The colorful chicken-festooned sign hoisted by Corbin Reischman resonated with city slickers and cow punchers Friday night at a massive rally in opposition to construction by Tyson Foods of a $320 million chicken production and slaughtering hub in Leavenworth County.
Corbin, 4, stood in front of the crowd, estimated at 2,500 people, to declare: “No Tyson! No friggin’ chickens! No kidding!”
“We’re cattle producers,” said Tonganoxie resident Josh Reischman, the boy’s father. “This plant is going to be within 2 miles of our home. The feed mill is going to be at the end of our driveway. We’re for agriculture, but we’re not for industrial agriculture.”
Tyson executives, Tonganoxie and Leavenworth County officials and Gov. Sam Brownback joined hands less than two weeks ago to reveal the secret blueprint for development of a chicken hatchery, feed mill, meatpacking plant and 300 to 400 poultry grow houses. Before the announcement, folks were aware a “Project Sunset” was under consideration. Only insiders were aware a Tyson plant was on the horizon.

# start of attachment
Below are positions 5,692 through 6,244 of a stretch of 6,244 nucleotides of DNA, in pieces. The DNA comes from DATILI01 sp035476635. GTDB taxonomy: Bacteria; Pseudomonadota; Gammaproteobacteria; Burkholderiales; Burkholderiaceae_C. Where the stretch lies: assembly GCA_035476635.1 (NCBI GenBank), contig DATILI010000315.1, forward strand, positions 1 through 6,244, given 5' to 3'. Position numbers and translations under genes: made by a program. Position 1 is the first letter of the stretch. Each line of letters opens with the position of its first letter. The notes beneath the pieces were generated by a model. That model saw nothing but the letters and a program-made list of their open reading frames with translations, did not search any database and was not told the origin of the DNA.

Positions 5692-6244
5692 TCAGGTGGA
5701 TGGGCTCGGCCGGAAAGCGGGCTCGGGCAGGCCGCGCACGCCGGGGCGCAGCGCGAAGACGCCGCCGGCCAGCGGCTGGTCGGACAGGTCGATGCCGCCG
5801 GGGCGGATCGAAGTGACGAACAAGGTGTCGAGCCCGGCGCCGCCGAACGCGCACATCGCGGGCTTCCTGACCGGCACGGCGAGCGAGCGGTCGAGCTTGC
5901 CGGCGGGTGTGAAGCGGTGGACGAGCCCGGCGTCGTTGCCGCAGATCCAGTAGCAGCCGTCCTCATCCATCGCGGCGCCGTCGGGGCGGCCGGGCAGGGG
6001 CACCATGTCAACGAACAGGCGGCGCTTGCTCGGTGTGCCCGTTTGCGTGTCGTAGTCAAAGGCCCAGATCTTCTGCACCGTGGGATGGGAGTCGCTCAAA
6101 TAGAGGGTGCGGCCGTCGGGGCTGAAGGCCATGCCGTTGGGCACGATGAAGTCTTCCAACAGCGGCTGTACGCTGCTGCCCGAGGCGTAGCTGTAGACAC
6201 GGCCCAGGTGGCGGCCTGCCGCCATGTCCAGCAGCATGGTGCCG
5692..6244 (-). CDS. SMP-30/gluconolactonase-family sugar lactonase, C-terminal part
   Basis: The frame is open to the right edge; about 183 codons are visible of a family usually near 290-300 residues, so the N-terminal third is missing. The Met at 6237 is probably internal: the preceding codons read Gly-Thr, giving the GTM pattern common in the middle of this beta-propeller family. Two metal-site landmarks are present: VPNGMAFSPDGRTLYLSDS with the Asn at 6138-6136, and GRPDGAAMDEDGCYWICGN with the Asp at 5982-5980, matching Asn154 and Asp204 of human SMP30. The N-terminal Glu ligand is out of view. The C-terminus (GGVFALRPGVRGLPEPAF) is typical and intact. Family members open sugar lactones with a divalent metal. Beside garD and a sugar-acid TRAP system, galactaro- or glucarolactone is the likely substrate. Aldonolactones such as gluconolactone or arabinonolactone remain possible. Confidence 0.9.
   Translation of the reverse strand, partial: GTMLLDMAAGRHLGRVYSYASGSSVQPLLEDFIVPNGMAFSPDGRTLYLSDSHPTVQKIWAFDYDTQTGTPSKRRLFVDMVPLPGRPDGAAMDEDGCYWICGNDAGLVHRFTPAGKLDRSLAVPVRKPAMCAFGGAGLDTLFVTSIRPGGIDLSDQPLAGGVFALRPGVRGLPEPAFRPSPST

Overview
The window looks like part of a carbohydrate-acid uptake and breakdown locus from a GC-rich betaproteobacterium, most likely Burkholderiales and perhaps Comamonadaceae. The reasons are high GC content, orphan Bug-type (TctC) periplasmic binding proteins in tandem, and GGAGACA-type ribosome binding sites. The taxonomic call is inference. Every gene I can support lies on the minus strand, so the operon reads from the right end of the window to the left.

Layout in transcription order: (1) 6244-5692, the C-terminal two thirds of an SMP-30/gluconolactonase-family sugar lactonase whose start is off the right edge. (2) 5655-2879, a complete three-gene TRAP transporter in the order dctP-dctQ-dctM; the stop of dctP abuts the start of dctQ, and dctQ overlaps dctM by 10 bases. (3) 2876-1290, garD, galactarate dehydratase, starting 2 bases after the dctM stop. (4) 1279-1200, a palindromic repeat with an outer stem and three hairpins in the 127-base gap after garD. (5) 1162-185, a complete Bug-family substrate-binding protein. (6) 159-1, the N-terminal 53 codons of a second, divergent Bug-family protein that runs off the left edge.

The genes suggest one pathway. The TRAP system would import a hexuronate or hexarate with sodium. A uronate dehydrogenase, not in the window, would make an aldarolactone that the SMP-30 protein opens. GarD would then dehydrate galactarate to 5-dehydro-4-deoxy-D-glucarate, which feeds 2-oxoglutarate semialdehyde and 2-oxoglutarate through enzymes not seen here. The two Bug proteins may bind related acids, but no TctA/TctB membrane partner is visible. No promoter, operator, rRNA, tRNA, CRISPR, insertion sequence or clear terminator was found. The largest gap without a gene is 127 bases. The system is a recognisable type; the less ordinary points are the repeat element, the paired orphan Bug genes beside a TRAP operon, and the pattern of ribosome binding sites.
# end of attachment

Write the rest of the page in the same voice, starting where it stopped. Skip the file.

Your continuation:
The main complex would be on 300 acres south of Tonganoxie near Interstate 70, while the poultry houses spread over a 50-mile radius of a facility capable of processing 1.2 million chickens each week. If approved, Tyson officials plan to break ground this fall and initiate production in mid-2019. It will generate about 1,600 jobs, the company said.
Substantial local and state government tax breaks and incentives — much of which are still confidential — helped draw Tyson to this part of northeast Kansas in a competition against other locales.
During the outdoor rally of rebellion hosted by one Democratic and two Republican state legislators, speaker after speaker shared personal visions of environmental, economic, traffic and public infrastructure problems that could result if Tyson moved ahead with the project.
Kent Porter leaned into a microphone and fired the first salvo by denouncing a recently retired CEO of Tyson, who collected a $24 million severance package. He blasted a Tyson executive for pulling down a juicy $5 million annual salary. He said those businessmen didn’t earn sky-high compensation through good deeds, such as finding a cure for pediatric cancer.
“They put chemicals in the water that causes pediatric cancer,” he said.
(Read more: News – The Garden City Telegram)